The simplest way to find out is to do an energy efficiency exercise at our offices. Is it as simple as switching off all lights and fans when not in use? No, energy consumption and wastage happen both when electrical equipments are in use as well as they are in standby mode. In fact energy efficiency is much more than just electrical power. It is to do with fuel, water, air and food as well.
I have devised a simple theory of energy efficiency by utilising the ‘Panchabhootas’ the five basic elements of Hindu mythology. We can find out the eco-friendly quotient of your offices by checking on these elements –
- Air – circulation of fresh air and the power usage to supply fresh air
- Water – amount of water consumed for daily activities and the energy used to pump water
- Energy – energy used for power, lighting, cooking, heating and other purposes
- Light – usage of artificial lighting and the energy efficiency of lighting
- Earth – building material used for constructing the building
- The first thing to inspect is the proper insulation of all air inlets and outlets in an AC building. For instance, the copper tubes that bring in the cool air inside should be packed tightly with plastic foam insulation. Similarly the heat ducts should be correctly ventilated.
- Close all holes where air could escape so that the cool air remains confined inside. All AC buildings must have insulated glass doors with automatic door shutting mechanism.
- A typical mistake is to place heated areas such as kitchen and pantry inside the central AC zone. Efforts should be made place these areas in open spaces with natural airflow.
- Some areas inside the building get heated up faster while some areas are cold. One reason for this is the building’s orientation towards the sun.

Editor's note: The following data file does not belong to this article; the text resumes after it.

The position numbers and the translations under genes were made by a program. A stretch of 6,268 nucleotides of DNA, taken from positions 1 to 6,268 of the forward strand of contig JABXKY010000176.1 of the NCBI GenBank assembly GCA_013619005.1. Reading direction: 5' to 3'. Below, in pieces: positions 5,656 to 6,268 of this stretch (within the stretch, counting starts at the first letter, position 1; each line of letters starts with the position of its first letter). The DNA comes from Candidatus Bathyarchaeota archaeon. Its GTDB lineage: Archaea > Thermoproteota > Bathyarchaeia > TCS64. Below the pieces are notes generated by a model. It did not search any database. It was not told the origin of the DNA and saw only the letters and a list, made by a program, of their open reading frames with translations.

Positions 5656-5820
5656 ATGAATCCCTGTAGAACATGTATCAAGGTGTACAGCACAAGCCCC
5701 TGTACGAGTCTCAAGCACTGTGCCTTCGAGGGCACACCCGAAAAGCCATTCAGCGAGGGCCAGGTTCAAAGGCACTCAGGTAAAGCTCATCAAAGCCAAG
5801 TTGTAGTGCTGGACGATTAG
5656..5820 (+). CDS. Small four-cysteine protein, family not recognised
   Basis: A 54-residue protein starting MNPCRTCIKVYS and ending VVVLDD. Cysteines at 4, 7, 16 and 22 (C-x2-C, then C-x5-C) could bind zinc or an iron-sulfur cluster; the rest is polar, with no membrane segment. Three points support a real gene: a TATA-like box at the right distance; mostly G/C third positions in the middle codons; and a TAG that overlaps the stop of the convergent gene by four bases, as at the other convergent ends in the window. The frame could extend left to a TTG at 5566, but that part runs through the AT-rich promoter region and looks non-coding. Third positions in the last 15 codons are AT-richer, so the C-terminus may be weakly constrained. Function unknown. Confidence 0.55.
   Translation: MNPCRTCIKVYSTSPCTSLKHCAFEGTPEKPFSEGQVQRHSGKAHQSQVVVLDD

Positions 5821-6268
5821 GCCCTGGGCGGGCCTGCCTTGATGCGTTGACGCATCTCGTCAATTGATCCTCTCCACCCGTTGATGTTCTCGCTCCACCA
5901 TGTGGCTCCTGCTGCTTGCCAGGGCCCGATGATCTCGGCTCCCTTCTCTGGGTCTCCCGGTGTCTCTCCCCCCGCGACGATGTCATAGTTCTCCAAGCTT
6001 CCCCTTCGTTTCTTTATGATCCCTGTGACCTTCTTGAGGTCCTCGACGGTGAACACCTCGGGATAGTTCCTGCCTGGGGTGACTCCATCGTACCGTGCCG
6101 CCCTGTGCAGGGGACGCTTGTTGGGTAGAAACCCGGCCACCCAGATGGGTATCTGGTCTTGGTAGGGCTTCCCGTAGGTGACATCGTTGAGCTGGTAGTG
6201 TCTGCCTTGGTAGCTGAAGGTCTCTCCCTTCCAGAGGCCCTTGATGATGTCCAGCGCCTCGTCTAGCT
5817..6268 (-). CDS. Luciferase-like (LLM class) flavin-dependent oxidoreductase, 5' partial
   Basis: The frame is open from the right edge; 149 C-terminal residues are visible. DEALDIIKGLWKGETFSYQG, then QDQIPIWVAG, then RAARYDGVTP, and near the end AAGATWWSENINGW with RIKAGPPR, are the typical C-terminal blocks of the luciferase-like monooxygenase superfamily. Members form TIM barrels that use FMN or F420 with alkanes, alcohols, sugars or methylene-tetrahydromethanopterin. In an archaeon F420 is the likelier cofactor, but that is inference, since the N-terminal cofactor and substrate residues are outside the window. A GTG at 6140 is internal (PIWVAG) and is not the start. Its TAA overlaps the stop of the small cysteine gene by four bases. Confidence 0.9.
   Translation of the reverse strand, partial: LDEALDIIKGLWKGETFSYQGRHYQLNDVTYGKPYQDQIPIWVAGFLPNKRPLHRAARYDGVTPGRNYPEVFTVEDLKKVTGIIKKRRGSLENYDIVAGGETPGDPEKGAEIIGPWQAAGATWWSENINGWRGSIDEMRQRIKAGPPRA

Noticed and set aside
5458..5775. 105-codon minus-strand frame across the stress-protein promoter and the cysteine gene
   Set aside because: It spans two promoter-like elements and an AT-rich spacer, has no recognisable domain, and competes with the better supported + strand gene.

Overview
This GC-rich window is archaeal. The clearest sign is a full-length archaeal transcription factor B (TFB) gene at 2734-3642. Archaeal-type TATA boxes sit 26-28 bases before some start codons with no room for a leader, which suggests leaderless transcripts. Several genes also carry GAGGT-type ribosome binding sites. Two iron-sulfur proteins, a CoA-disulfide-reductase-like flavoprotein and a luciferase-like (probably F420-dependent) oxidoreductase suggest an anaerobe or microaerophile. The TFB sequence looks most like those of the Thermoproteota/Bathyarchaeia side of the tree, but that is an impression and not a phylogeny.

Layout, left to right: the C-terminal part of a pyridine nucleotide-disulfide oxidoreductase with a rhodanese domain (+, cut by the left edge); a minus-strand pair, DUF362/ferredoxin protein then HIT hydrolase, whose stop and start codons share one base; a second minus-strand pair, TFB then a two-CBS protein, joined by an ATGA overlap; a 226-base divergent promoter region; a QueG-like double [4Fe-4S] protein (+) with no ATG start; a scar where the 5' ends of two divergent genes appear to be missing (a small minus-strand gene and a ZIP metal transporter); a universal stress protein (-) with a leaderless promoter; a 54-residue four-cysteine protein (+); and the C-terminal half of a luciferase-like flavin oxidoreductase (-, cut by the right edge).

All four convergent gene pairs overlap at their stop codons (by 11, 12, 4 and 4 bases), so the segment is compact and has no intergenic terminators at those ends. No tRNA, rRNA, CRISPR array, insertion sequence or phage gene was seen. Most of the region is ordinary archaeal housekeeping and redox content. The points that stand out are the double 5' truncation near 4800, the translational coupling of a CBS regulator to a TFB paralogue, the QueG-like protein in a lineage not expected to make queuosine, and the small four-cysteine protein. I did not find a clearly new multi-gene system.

- Simple solution is to avoid glass covering on the western side to prevent heating or to have double glazing of the glasses to ensure thermal insulation.
- Finally, maintain the ambient room temperature at an optimum level of 22-240C.
- For non-AC buildings, air cooler is the best option since it moistens and cools the air it pumps in. Fans are not a good option since they tend to circulate the same stale air. We need to ensure to keep windows open to let in fresh air. Exhaust fans are the most efficient way to pump out stale and hot air.
Water – Water consumption in offices is another aspect where energy can be conserved. However, Wastage of water happens because of two main reasons: habits and negligence. Mainly water wastage happens in toilets and in pantries.
- Automated water dispensers should be installed in toilets to ensure adequate cleaning and optimal water usage.
- Proper dish washing process needs to be managed to ensure optimal water usage in pantries.
- Overhead tanks need to have automated water level indicator to prevent overflow or empty run.
Energy – Consumption of electricity and fuel is considered as energy usage. The simplest way to cut down energy usage is to plan your office activities so that peak energy usage can be reduced.